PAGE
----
world6region column classifies each country into a region of the world Run the

World6region column classifies each country into a

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world_6region column classifies each country into a region of the world. Run the cell below to inspect the data. In [39]: countries = Table.read_table('countries.csv').where('country', are.contained_in(population.group('geo').column(0))) countries.select('country', 'name', 'world_6region')
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Out[39]: country name world_6region afg Afghanistan south_asia akr_a_dhe Akrotiri and Dhekelia europe_central_asia alb Albania europe_central_asia dza Algeria middle_east_north_africa asm American Samoa east_asia_pacific and Andorra europe_central_asia ago Angola sub_saharan_africa aia Anguilla america atg Antigua and Barbuda america arg Argentina america ... (245 rows omitted) Question 2.3. Create a table called region_counts that has two columns, region and count . It should describe the count of how many countries in each region appear in the result of stats_for_year(1960) . For example, one row would have south_asia as its world_6region value and an integer as its count value: the number of large South Asian countries for which we have population, fertility, and child mortality numbers from 1960. In [48]: region_counts = stats_for_year(1960).select('geo').relabel('geo', 'country').join('country',countries,'country').relabel('world_6region','region').sel ect('region').group('region') region_counts Out[48]: region count america 8 east_asia_pacific 10 europe_central_asia 10 middle_east_north_africa 7 south_asia 5 sub_saharan_africa 10 In [49]: _ = ok.grade('q2_3') ~~~~~~~~~~~~~~~~~~~~~~~~~~~~~~~~~~~~~~~~~~~~~~~~~~~~~~~~~~~~~~~~~~~~~ Running tests --------------------------------------------------------------------- Test summary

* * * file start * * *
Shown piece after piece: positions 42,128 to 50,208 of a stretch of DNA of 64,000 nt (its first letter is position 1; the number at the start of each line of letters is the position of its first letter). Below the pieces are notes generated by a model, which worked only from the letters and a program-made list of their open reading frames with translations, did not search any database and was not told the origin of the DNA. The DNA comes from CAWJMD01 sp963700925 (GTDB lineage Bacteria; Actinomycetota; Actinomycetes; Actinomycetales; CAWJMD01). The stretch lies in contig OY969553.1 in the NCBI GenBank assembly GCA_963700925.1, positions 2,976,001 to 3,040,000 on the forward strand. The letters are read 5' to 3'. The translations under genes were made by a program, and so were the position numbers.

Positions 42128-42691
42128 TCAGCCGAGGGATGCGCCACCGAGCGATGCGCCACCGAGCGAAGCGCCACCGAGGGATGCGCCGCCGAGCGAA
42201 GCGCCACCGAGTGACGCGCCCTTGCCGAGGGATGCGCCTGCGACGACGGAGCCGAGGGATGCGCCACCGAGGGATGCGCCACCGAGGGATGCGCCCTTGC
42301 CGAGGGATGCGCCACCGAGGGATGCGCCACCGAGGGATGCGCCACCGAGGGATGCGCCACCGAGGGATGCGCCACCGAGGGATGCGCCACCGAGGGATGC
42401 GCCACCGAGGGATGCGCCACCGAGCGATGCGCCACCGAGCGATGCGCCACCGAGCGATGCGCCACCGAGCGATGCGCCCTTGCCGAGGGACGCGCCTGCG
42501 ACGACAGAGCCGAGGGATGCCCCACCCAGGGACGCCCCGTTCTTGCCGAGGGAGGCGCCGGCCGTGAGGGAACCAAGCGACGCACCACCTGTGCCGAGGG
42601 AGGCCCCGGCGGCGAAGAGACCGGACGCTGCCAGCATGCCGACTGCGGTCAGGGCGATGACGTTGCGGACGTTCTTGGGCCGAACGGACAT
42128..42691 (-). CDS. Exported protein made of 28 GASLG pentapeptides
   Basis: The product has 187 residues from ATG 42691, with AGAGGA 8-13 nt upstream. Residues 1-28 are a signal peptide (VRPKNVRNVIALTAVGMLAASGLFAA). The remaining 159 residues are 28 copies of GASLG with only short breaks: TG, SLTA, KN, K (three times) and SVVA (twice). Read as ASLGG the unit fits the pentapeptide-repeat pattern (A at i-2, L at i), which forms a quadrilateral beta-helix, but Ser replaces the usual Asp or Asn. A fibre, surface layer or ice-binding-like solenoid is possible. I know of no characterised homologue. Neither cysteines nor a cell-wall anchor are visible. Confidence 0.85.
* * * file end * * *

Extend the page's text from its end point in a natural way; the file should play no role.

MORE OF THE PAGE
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Passed: 2 Failed: 0 [ooooooooook] 100.0% passed The following scatter diagram compares total fertility rate and child mortality rate for each country in 1960. The area of each dot represents the population of the country, and the color represents its regionof the world. Run the cell. Do you think you can identify any of the dots?
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The result of the cell below is interactive. It may take several minutes to run because it computers 55 tables (one for each year). When it's done, a scatter plot and a slider should appear.Drag the slider to the right to see how countries have changed over time. You'll find that the great divide between so-called "Western" and "developing" countries that existed in the 1960's has nearly disappeared. This shift in fertility rates is the reason that the global population is expected to grow more slowly in the 21st century than it did in the 19th and 20th centuries.In [51]:import ipywidgets as widgets# This part takes a few minutes to run because it # computes 55 tables in advance: one for each year.for year in np.arange(1960, 2016):stats_relabeled(year)_ = widgets.interact(fertility_vs_child_mortality, year=widgets.IntSlider(min=1960, max=2015, value=1960))SubmissionCongratulations, you're done with lab 5 and Data 8.1x! Be sure torun all the tests and verify that they all pass(the next cell has a shortcut for that), Review the notebook one last time, we will be grading the final state of your notebook after the deadline, Save and Checkpointfrom the Filemenu, Now is a great time to watch the same data presented by Hans Rosling in a 2010 TEDx talk with smoother animation and witty commentary.
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Congratulations on finishing Data 8.1X!
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  • Fall '17
  • Demography, World population, Test Summary

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